Students in Elaine Weintraub’s Irish history class at the regional high school took their studies outside on Monday, trying their hand at one of the oldest sports in the world, the Gaelic game of hurling.

Hurling has been played in Ireland for more than 3,000 years. Players use flat sticks called hurleys (camán in Irish) to move the ball (called a sliotar) downfield, and can intercept passes using their hands. Sliotars have been clocked as moving at speeds of about 100 miles per hour after being hit with a hurley, making hurling the fastest field sport.

Ms. Weintraub’s students learn about hurling each year — in Irish mythology, it plays a key role in the formation of the Ulster Cycle’s hero Cú Chulainn. But, she said, “This is the first time we’ve said, ‘Let’s just go out and play it like it’s a proper game.’”

“It’s a very hard game,” Ms. Weintraub told the Gazette. “Not only is it a hard game for anybody to play, it’s really different from the games they know here. But everybody was willing to give it a shot.”

Joao Carlos Netto
Joao Carlos Netto. — Ivy Ashe

To the casual observer, watching the sport is the equivalent of hearing a foreign language with which one is only vaguely familiar — parts of it are recognizable, resembling a mix of field hockey, lacrosse and baseball, but overall it retains an air of uniqueness.

The class had just a week to prepare for a match, though students made the most of the limited time, watching YouTube videos of regional games and reading up on the rules. Senior Joao Carlos Netto led a group of building trade students in an effort to craft 20 hurleys in the high school woodshop.

Slight alterations were made to the original game — snowy conditions on the athletic fields forced the match to be played in the bus loop of the high school, and a tennis ball was substituted for a regulation leather sliotar, but enthusiasm nevertheless remained high as the Irish history students, joined by students from Ms. Weintraub’s Brazilian history and AP European history classes, donned red and blue pinnies and filed onto the pitch.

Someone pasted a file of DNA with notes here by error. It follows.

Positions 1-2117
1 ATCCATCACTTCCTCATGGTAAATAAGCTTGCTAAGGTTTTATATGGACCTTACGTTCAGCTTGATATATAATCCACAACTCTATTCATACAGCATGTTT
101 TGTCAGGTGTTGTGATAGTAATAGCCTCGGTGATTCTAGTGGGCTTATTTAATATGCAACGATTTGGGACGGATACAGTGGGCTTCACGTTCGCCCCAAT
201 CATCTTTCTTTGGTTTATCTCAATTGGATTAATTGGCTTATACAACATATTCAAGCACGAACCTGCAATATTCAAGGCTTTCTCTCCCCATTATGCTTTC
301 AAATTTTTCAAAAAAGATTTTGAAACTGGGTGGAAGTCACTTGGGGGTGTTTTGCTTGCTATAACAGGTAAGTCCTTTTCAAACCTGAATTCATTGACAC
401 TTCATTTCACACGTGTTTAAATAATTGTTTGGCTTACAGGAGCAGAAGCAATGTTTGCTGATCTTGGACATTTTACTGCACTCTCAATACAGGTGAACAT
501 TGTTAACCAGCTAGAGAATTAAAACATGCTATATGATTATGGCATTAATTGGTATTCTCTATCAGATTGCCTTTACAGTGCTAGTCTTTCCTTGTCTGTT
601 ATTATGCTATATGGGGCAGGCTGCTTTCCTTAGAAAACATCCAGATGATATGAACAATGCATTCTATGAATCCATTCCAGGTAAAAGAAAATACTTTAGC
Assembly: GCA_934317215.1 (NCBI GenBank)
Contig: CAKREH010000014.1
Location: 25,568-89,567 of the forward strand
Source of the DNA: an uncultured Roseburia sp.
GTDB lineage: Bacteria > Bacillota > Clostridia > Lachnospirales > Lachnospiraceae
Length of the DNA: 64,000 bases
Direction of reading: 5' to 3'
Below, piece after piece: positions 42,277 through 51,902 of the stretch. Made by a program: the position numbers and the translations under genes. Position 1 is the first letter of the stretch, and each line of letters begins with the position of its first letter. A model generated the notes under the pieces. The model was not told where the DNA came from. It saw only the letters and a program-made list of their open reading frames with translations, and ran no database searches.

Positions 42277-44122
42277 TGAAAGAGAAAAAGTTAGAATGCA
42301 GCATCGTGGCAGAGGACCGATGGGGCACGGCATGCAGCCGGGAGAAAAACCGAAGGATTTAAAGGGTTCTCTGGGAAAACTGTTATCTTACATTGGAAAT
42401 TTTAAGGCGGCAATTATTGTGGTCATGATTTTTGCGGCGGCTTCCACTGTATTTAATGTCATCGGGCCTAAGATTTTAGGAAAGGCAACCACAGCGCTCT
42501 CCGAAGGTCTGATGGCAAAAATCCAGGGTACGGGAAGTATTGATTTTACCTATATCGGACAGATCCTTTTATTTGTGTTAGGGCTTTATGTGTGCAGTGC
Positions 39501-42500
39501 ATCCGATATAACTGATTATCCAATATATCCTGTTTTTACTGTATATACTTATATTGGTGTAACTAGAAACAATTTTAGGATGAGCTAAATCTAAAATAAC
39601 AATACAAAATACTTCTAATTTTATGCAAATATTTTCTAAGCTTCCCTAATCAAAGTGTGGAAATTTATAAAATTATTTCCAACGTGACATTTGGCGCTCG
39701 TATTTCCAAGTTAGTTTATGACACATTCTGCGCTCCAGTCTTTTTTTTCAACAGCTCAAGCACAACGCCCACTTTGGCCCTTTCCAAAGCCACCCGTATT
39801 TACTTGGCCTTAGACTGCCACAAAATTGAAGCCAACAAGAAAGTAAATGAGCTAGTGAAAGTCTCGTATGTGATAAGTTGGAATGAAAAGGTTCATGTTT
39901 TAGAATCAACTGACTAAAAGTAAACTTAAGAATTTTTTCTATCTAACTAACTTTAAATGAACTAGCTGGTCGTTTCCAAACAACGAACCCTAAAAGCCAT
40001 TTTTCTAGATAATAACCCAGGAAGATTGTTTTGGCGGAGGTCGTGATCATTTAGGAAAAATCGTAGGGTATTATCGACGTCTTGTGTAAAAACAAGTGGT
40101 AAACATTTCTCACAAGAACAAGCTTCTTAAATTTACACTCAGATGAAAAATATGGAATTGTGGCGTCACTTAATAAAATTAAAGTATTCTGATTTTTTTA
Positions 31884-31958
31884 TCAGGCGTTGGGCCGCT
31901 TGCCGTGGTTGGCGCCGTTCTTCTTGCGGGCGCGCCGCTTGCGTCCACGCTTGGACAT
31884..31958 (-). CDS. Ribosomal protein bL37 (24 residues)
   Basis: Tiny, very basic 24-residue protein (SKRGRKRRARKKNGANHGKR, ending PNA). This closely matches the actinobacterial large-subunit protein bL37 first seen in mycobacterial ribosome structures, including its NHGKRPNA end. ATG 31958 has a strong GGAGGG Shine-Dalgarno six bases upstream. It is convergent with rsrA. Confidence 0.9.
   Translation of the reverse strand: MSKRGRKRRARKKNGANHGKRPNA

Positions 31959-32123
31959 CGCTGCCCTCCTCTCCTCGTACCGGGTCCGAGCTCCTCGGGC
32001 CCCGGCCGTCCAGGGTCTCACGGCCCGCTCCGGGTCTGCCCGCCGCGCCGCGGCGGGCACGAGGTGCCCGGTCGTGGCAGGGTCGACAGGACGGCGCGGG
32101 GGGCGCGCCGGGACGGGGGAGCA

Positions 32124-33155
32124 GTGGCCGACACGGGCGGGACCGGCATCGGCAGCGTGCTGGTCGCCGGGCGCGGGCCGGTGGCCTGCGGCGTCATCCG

For the next 45 minutes, the modified sliotar flew across the asphalt, guided along by spray-painted hurleys and occasionally bouncing off-course into the snow. A few enterprising students made their best attempts at balancing the sliotar on the flat side of the hurley and carrying it downfield, one of the trademark features of the sport.

Seniors Jake Sudarsky and Chris Pitt kept up running commentary throughout the game, deciding midway through that using Irish accents would be more appropriate for the task.

The game ended in a 41-15 win for the red team. The object is to hit the sliotar into a goal, but since no goal structures were available, anything that got past the goalies counted as a score.

“It turned out pretty fun,” senior Mia Benedetto said after the match.

“It’s actually pretty brutal,” said junior Jack Wallace, noting that he crashed into several fellow players throughout the course of the game. “I was surprised how good my friends were.”

The novelty of hurling appealed to many of the players, including junior Tjark Aldeborgh.

“We’re introduced to American sports like football and lacrosse,” he said. “[This] really gives you an idea of what Irish culture is like.”

“It’s so good to actually experience something about the culture you’re learning about rather than sitting in a seat,” said Ms. Weintraub.